A subsidiary of Hyundai Motor Co has used child labor at a plant that supplies parts for the Korean carmaker’s assembly line in nearby Montgomery, Alabama, according to area police, the family of three underage workers, and eight former and current employees of the factory.
Underage workers, in some cases as young as 12, have recently worked at a metal stamping plant operated by SMART Alabama LLC, these people said. SMART, listed by Hyundai in corporate filings as a majority-owned unit, supplies parts for some of the most popular cars and SUVs built by the automaker in Montgomery, its flagship U.S. assembly plant.
In a statement sent after Reuters first published its findings on Friday, Hyundai (005380.KS) said it “does not tolerate illegal employment practices at any Hyundai entity. We have policies and procedures in place that require compliance with all local, state and federal laws.” It didn’t answer detailed questions from Reuters about the findings.
SMART, in a separate statement, said it follows federal, state and local laws and “denies any allegation that it knowingly employed anyone who is ineligible for employment.” The company said it relies on temporary work agencies to fill jobs and expects “these agencies to follow the law in recruiting, hiring, and placing workers on its premises.”
SMART didn’t answer specific questions about the workers cited in this story or on-the-job scenes they and other people familiar with the factory described.
Reuters learned of underage workers at the Hyundai-owned supplier following the brief disappearance in February of a Guatemalan migrant child from her family’s home in Alabama.
The girl, who turns 14 this month, and her two brothers, aged 12 and 15, all worked at the plant earlier this year and weren’t going to school, according to people familiar with their employment. Their father, Pedro Tzi, confirmed these people’s account in an interview with Reuters.
Police in the Tzi family’s adopted hometown of Enterprise also told Reuters that the girl and her siblings had worked at SMART. The police, who helped locate the missing girl, at the time of their search identified her by name in a public alert.
Reuters is not using her name in this article because she is a minor.
The police force in Enterprise, about 45 miles from the plant in Luverne, doesn’t have jurisdiction to investigate possible labor-law violations at the factory. Instead, the force notified the state attorney general’s office after the incident, James Sanders, an Enterprise police detective, told Reuters.
Mike Lewis, a spokesperson at the Alabama attorney general’s office, declined to comment. It’s unclear whether the office or other investigators have contacted SMART or Hyundai about possible violations. On Friday, in response to Reuters’ reporting, a spokesperon for the Alabama Department of Labor said it would be coordinating with the U.S. Department of labor and other agencies to investigate.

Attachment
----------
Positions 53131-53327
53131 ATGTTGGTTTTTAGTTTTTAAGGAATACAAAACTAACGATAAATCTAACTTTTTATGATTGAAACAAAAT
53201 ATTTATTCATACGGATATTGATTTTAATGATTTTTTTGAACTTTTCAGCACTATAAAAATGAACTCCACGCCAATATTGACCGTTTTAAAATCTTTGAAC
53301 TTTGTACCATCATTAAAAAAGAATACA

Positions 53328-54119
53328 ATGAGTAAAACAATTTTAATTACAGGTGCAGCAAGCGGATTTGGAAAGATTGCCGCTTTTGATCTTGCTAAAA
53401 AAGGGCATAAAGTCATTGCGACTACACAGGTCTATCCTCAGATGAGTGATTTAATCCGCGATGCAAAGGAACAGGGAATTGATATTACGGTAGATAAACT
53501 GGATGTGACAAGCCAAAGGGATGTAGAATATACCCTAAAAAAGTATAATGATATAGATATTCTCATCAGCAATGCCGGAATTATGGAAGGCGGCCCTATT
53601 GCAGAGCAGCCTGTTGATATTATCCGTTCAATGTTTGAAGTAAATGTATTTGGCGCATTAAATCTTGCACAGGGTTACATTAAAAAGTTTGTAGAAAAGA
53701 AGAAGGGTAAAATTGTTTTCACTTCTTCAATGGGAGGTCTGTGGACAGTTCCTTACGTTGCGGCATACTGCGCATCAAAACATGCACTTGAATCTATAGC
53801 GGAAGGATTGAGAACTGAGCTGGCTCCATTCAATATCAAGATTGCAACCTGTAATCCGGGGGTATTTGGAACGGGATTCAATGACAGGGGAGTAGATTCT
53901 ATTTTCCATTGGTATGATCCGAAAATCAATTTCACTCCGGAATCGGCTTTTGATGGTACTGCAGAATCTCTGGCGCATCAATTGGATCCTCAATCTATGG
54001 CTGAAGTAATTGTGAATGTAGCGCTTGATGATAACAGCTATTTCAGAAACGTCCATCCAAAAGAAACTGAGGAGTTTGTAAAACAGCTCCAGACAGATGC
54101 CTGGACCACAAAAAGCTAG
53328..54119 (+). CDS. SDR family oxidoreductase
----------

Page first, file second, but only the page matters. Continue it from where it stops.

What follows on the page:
Pedro Tzi’s children, who have now enrolled for the upcoming school term, were among a larger cohort of underage workers who found jobs at the Hyundai-owned supplier over the past few years, according to interviews with a dozen former and current plant employees and labor recruiters.
Several of these minors, they said, have foregone schooling in order to work long shifts at the plant, a sprawling facility with a documented history of health and safety violations, including amputation hazards.
Most of the current and former employees who spoke with Reuters did so on the condition of anonymity. Reuters was unable to determine the precise number of children who may have worked at the SMART factory, what the minors were paid or other terms of their employment.
The revelation of child labor in Hyundai’s U.S. supply chain could spark consumer, regulatory and reputational backlash for one of the most powerful and profitable automakers in the world. In a “human rights policy” posted online, Hyundai says it forbids child labor throughout its workforce, including suppliers.
The company recently said it will expand in the United States, planning over $5 billion in investments including a new electric vehicle factory near Savannah, Georgia.
“Consumers should be outraged,” said David Michaels, the former U.S. assistant secretary of labor for the Occupational Safety and Health Administration, or OSHA, with whom Reuters shared the findings of its reporting.
“They should know that these cars are being built, at least in part, by workers who are children and need to be in school rather than risking life and limb because their families are desperate for income,” he added.
At a time of U.S. labor shortages and supply chain disruptions, labor experts told Reuters there are heightened risks that children, especially undocumented migrants, could end up in workplaces that are hazardous and illegal for minors.
In Enterprise, home to a bustling poultry industry, Reuters earlier this year chronicled how a Guatemalan minor, who migrated to the United States alone, found work at a local chicken processing plant.